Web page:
Brad Kozak, on novelidea.com, recently wrote about going to a music store and seeing a Martin guitar, complete with laminated back and sides, which is a departure from Martin’s historically very high quality guitars. The NovelIdea blog is geared towards marketing and branding, so the post is targeted towards that audience. However, it’s an interesting argument. For example, Brad says:
What does this mean for your brand? It means that cutting corners and trading your brand’s value for a “quick-fix” mentality is sucide. Martin will never again be able to claim that they only make great instruments. They don’t.
I used to own a low-end Martin several years ago, but “low-end” Martin at the time meant the same as most other manufacturers high quality guitars. Will putting out laminate guitars ruin Martin’s brand? I wouldn’t go that far, but it’s sure to dilute the brand, at least somewhat. Read Brad’s full post here.
Brad’s comments do raise an interesting question but more about “brand perception” than the reality of quality, since laminated backs and side have long (like 150 plus years) been traditionally used by master luthiers on top quality guitars. Martin’s teacher Johannes Staufer, Panormo, Torres, and other early classical makers used and created their own “plywood laminates” for backs and sides to increase strength, rigidity and sonic reflection. Even Gibson on many of their great sounding flattops used laminates (surprising found it on a 60s J50 recently). The point being, use of lamination on backs and sides is a long tradition on top grade musical instruments and should not necessarily automatically relegate such instruments into the crap category.
That said Branding is a reality in perception only and if the common perception is that lamination = crap he’s absolutely right, Martin has a problem today with their choice to offer a laminated b&s instrument. The brand’s value or perceptual position in player’s consciousnesses is diminished.
I haven’t tried one of the new laminated Martins so cannot judge whether their long standing and well earned high brand perception deserves a marketplace flogging or if this is much to-do about nothing. Knowing Dick Boak at Martin and having seen first hand their factory, and having restored and repaired Martins made from the 1840s through the present, if any company can create a great sounding laminate instrument, this one can.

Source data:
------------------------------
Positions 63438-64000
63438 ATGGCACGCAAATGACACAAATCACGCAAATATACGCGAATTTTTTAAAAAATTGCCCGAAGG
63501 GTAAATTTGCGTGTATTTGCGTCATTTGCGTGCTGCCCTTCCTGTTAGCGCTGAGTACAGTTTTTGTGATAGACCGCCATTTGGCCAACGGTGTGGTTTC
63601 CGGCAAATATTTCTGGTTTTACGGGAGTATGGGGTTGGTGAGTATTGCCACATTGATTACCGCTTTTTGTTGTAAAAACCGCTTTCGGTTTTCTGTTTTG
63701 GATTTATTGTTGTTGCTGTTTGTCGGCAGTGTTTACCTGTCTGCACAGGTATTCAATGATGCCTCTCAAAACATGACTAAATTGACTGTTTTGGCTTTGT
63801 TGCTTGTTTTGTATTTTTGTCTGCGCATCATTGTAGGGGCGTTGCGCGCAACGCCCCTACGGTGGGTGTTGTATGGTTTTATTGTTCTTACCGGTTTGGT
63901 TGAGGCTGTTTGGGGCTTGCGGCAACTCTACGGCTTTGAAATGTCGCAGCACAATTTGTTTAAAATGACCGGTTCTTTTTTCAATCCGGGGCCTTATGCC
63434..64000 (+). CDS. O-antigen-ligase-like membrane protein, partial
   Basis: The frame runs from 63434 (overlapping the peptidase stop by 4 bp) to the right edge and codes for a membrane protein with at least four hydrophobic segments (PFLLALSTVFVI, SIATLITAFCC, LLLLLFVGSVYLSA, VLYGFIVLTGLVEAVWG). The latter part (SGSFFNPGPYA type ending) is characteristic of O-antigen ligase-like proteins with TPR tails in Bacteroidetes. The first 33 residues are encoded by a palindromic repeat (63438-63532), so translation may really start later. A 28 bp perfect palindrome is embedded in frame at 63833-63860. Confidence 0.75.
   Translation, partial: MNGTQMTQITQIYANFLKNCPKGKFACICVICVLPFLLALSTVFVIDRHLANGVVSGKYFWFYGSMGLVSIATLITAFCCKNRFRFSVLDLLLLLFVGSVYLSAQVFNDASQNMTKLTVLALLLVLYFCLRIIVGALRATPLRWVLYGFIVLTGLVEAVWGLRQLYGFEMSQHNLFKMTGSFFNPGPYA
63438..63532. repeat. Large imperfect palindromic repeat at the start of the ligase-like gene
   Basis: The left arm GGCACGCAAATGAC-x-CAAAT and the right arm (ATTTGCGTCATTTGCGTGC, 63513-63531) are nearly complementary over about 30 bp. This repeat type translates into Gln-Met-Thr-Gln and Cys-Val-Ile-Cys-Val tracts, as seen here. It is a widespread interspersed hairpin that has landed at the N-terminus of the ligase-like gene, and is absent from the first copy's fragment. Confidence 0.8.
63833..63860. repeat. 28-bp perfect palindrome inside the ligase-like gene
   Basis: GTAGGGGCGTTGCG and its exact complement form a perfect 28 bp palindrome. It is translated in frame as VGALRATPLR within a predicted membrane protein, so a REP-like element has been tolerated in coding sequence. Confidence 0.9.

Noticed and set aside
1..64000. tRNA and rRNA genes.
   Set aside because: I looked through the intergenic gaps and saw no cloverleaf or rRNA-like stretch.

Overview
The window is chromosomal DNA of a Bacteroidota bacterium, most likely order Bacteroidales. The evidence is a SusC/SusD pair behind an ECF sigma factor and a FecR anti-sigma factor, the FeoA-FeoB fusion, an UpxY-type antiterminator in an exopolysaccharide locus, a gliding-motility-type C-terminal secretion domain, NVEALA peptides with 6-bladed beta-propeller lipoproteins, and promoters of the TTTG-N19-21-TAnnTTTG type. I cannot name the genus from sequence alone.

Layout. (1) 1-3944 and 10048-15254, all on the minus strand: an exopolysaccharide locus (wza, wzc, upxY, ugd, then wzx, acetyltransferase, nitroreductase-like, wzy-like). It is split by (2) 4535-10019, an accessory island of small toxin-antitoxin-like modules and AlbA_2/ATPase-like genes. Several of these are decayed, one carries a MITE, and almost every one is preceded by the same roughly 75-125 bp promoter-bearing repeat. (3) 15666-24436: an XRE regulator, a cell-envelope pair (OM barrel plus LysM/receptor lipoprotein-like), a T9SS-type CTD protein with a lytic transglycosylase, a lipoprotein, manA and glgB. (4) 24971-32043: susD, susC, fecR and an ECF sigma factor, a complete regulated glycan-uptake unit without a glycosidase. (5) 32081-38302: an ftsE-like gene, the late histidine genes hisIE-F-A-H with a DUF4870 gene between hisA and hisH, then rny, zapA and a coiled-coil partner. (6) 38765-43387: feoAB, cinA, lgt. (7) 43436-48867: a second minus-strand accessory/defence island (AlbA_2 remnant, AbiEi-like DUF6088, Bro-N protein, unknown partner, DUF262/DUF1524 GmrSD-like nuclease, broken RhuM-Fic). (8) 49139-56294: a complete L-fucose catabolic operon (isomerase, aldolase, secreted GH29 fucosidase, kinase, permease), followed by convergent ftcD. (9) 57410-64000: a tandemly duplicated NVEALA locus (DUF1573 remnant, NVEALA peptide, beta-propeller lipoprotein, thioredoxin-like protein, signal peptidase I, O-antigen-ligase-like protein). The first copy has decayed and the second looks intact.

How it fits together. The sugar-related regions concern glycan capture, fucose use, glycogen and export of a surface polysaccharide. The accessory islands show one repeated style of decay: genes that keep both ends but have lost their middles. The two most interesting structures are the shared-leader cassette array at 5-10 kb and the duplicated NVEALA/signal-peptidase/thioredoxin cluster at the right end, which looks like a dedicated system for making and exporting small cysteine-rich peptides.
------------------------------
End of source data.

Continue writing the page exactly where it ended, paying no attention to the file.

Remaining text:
One other related reality, is that Martin is today a large factory and producing guitars across a wide price range. Many of them are less than stellar instruments. I’m starting to see cheap Chinese imports that I’d consider better sounding, playing and looking than some of the basic Martins today being offered. At their best, though, Martins, both today’s and those of the past, do reach the pinnacle of guitar excellence.
Dan’l, great comments. You bring up a good point, if anybody can make a good laminate guitar, then it’d be Martin. I’m surprised that Martin isn’t instead trying to use another brand as a marketing tool to ensure that the Martin mystique remains in effect. Perhaps something like “Brand X by Martin” would have lessened the blow to their reputation by lowering the expectations a bit while still capitalizing on the Martin name. Of course, I’m sure the point is to capitalize on the Martin name, and it’s much cheaper and efficient to utilize their current marketing resources instead of going down the path of another brand to manage.
Brad Kozak says
The point I was trying to make in my blog was not “anti-lamination,” but “anti-Formica.” The Martin guitar in question is not made of wood (for the back and sides) but laminated PLASTIC. The neck is lamiated wood (essentially plywood, much like is found on many Ovations). I own a Sigma (Martin’s Japanese-made brand from the 80’s) with a solid spruce top and laminated back and sides. Great instrument. The new Martins use the same material you find on fine lunchroom tables and countertops for their back and sides. That is NOT how you make a quality guitar. They sound just like you’d expect – like they are made of plastic.